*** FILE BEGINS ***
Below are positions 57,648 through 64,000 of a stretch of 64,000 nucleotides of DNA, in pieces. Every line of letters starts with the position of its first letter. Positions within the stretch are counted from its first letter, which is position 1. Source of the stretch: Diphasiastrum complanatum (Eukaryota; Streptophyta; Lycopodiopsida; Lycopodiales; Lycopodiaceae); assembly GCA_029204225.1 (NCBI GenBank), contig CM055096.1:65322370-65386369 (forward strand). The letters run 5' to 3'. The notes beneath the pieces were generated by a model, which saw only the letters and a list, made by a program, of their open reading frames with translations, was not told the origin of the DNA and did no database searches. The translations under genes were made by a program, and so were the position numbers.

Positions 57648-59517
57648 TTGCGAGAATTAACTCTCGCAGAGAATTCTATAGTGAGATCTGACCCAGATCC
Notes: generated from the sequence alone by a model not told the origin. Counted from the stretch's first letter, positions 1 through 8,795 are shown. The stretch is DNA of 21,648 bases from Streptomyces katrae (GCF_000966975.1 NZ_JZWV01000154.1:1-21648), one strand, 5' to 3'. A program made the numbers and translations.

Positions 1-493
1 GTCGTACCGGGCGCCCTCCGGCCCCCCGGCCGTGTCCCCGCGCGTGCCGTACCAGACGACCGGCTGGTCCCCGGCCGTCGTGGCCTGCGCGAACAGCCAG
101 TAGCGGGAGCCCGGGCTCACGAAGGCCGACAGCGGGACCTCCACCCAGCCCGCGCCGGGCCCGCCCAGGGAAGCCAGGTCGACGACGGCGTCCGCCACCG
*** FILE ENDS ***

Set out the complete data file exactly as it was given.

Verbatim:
Below are positions 57,648 through 64,000 of a stretch of 64,000 nucleotides of DNA, in pieces. Every line of letters starts with the position of its first letter. Positions within the stretch are counted from its first letter, which is position 1. Source of the stretch: Diphasiastrum complanatum (Eukaryota; Streptophyta; Lycopodiopsida; Lycopodiales; Lycopodiaceae); assembly GCA_029204225.1 (NCBI GenBank), contig CM055096.1:65322370-65386369 (forward strand). The letters run 5' to 3'. The notes beneath the pieces were generated by a model, which saw only the letters and a list, made by a program, of their open reading frames with translations, was not told the origin of the DNA and did no database searches. The translations under genes were made by a program, and so were the position numbers.

Positions 57648-59517
57648 TTGCGAGAATTAACTCTCGCAGAGAATTCTATAGTGAGATCTGACCCAGATCC
Notes: generated from the sequence alone by a model not told the origin. Counted from the stretch's first letter, positions 1 through 8,795 are shown. The stretch is DNA of 21,648 bases from Streptomyces katrae (GCF_000966975.1 NZ_JZWV01000154.1:1-21648), one strand, 5' to 3'. A program made the numbers and translations.

Positions 1-493
1 GTCGTACCGGGCGCCCTCCGGCCCCCCGGCCGTGTCCCCGCGCGTGCCGTACCAGACGACCGGCTGGTCCCCGGCCGTCGTGGCCTGCGCGAACAGCCAG
101 TAGCGGGAGCCCGGGCTCACGAAGGCCGACAGCGGGACCTCCACCCAGCCCGCGCCGGGCCCGCCCAGGGAAGCCAGGTCGACGACGGCGTCCGCCACCG